5. "The General" If you can call thievery a job, then few people were better at it than Martin "The General" Cahill, who managed to steal $60 million and become an Irish folk hero before meeting his inevitable demise. As good as any of the great '30s gangster flicks (except perhaps the perfect "Little Caesar",) John Boorman's biopic stars Brendan Gleeson as Cahill and Jon Voight as the cop who relentlessly pursued him, and they're both perfect.
4. "Riff Raff" Before he flashed the world in "The Full Monty" and played the terrifying Begbie in "Trainspotting," Robert Carlyle was a real workin man's hero in Ken Loach's "romanticy comedy" about surviving in Margaret Thatcher's Britain. Loach, like any good Socialist, is painfully earnest, and the "English" is so rough that it has subtitles for us Yanks, but this portrait of life just above the poverty line on a construction crew is sharply funny before it takes an even sharper turn to bleak reality.
3. "Mississippi Masala" Indian director Mira Nair knows more about the American South than many of its native sons and daughters, as she proves in this tale of pride, prejudice and passion. Denzel Washington plays Demetrius, the struggling owner of a carpet-cleaning business in Mississippi who falls in love with an Indian woman, the exquisitely beautiful Sarita Choudhury in her film debut. What sets this apart from other romantic comedies is the tight-knit clan of Indians who, of course, work in a hotel and are fiercely protective of their young women. You can't call it a stereotype when it rings so true. It's a unique culture clash and a fun tale.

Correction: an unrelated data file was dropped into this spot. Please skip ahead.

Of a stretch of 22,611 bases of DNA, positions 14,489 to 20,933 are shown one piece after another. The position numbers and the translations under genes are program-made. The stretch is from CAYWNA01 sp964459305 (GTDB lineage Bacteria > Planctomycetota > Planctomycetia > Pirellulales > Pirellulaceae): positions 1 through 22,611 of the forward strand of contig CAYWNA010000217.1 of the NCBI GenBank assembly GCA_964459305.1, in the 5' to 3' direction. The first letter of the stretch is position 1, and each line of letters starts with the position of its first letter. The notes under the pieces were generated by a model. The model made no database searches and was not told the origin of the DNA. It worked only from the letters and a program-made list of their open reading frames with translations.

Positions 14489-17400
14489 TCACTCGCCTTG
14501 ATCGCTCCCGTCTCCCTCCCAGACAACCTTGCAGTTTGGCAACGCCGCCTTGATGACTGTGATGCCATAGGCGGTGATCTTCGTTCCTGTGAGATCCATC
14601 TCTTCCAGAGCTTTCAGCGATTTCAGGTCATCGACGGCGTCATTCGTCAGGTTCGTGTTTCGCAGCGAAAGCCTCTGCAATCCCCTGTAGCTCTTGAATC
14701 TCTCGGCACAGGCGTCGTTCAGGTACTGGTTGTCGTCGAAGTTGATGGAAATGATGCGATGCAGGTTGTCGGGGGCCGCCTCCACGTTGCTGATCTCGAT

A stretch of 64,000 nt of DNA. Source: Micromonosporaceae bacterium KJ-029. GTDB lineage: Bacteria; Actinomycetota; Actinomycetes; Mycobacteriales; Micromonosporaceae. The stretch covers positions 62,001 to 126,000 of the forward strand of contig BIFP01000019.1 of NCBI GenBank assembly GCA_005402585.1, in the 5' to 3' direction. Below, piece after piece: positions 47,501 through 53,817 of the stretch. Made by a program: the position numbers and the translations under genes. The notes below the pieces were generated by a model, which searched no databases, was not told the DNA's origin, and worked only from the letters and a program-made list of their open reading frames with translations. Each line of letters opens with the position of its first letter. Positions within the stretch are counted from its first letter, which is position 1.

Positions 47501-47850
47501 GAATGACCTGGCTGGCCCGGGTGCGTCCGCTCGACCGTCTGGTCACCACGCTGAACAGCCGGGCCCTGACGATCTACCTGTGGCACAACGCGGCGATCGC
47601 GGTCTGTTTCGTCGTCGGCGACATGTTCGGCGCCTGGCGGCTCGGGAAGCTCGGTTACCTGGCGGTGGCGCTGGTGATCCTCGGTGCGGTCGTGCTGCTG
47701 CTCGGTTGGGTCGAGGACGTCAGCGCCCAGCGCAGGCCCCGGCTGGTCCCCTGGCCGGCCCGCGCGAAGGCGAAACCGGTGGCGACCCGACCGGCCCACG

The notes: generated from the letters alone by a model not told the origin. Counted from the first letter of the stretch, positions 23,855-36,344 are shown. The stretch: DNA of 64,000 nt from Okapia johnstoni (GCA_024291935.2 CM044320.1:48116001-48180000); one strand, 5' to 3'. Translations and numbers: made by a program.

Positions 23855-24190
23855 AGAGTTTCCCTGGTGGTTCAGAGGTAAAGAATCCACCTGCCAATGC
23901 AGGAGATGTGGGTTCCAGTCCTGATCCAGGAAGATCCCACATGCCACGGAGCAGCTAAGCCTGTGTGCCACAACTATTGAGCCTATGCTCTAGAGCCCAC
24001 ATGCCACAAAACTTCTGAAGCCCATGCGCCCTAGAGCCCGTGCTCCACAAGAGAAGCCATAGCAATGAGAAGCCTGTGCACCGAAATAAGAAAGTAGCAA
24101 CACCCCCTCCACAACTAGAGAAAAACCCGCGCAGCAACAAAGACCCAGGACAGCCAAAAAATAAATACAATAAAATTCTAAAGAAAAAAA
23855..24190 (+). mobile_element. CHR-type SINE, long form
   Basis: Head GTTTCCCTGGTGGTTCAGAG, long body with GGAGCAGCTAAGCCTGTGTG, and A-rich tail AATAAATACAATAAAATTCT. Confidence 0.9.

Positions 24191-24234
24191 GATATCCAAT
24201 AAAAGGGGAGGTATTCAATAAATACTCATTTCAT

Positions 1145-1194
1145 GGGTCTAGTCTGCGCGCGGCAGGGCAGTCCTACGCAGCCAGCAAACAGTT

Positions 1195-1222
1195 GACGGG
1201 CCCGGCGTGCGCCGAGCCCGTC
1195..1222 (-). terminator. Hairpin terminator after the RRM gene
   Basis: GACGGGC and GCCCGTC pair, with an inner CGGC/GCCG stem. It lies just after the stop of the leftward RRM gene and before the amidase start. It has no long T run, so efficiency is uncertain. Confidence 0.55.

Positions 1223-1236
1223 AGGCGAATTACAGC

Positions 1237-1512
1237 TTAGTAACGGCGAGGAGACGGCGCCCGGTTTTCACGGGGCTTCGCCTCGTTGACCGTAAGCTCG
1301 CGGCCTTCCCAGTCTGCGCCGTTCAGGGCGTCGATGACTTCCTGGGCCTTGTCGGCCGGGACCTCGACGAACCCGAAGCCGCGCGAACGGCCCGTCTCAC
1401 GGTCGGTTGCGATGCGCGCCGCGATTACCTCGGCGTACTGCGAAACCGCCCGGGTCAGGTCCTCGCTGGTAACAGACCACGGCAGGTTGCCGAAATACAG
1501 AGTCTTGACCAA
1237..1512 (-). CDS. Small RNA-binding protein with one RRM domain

2. "Local Hero" The late Burt Lancaster appeared in an astonishing 88 films, according to the Internet Movie Database (, but to me he'll always the hapless oil company executive Happer, who pays an analyst to verbally berate him in this little '80s gem. Lancaster sends Peter Reigert to Scotland to buy an entire village so the company can build a refinery there, and what he finds has enough local color to blind you and charm to spare.
1. "The Snapper" OK, this one is more about the pain of not working, but it's my column, so deal with it. Roddy Doyle's Barrytown trilogy, "The Commitments," "The Snapper" and "The Van," are the equivalent of popcorn flicks on paper. You can read them all in a few days and you'll smile the whole way through. Though Alan Parker's movie of "The Commitments" has many charms, Stephen Frears' "The Snapper" is even better. This made-for-television flick for the BBC stars Colm Meaney as a Dubliner who has to deal with being on the dole just as he finds out his daughter is about to have a baby out of wedlock and won't tell him who the father is, the ultimate Catholic shame. I'm not sure the word "eejit," proceeded by an expletive unsuitable for print here, has ever been put to better use than in this portrait of Irish family life. My favorite exchange:
Dessie Curley (Meaney): I haven't cried since I was a kid.
Sharon Curley (Tina Kellegher): You cried during the World Cup.
Dessie: Sober, Sharon! Sober!
You can find most of these flicks at any reputable video store, and maybe even Blockbuster. Enjoy!

Tuesday, October 25, 2005

Reel Fanatic: "A History of Violence" and the fear factor

Canadian director David Cronenberg doesn't directly ask any questions in "A History of Violence," but he leaves the audience with many as the closing credits roll. And that's exactly as it should be.

In it he gives us what seems to be the ideal American family, Midwestern diner owner Tom Stall and his beautiful wife and two seemingly perfect children. As Stall, Viggo Mortensen tells us early on that he is "the luckiest son of a bitch in the world," and since he says it after a scene of pure sexuality with the radiant Maria Bello, it's almost impossible to disagree with him.

But as briskly as Cronenberg introduces our protagonists, he brings their world crashing down around them even faster.